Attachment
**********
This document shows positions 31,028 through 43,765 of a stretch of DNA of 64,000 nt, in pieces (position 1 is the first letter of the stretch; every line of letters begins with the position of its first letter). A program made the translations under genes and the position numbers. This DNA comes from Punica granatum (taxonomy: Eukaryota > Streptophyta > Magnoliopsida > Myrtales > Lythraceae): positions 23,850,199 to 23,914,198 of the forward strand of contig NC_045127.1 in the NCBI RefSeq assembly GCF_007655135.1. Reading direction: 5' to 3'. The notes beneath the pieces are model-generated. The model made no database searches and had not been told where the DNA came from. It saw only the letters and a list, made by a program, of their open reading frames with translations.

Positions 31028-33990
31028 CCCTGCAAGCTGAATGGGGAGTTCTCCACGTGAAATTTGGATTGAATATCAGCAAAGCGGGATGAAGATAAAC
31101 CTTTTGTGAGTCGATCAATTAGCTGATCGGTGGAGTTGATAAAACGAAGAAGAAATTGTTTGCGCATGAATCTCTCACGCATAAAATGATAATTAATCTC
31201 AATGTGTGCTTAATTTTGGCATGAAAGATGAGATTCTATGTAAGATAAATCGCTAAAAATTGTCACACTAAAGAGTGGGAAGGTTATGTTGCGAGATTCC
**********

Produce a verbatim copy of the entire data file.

This document shows positions 31,028 through 43,765 of a stretch of DNA of 64,000 nt, in pieces (position 1 is the first letter of the stretch; every line of letters begins with the position of its first letter). A program made the translations under genes and the position numbers. This DNA comes from Punica granatum (taxonomy: Eukaryota > Streptophyta > Magnoliopsida > Myrtales > Lythraceae): positions 23,850,199 to 23,914,198 of the forward strand of contig NC_045127.1 in the NCBI RefSeq assembly GCF_007655135.1. Reading direction: 5' to 3'. The notes beneath the pieces are model-generated. The model made no database searches and had not been told where the DNA came from. It saw only the letters and a list, made by a program, of their open reading frames with translations.

Positions 31028-33990
31028 CCCTGCAAGCTGAATGGGGAGTTCTCCACGTGAAATTTGGATTGAATATCAGCAAAGCGGGATGAAGATAAAC
31101 CTTTTGTGAGTCGATCAATTAGCTGATCGGTGGAGTTGATAAAACGAAGAAGAAATTGTTTGCGCATGAATCTCTCACGCATAAAATGATAATTAATCTC
31201 AATGTGTGCTTAATTTTGGCATGAAAGATGAGATTCTATGTAAGATAAATCGCTAAAAATTGTCACACTAAAGAGTGGGAAGGTTATGTTGCGAGATTCC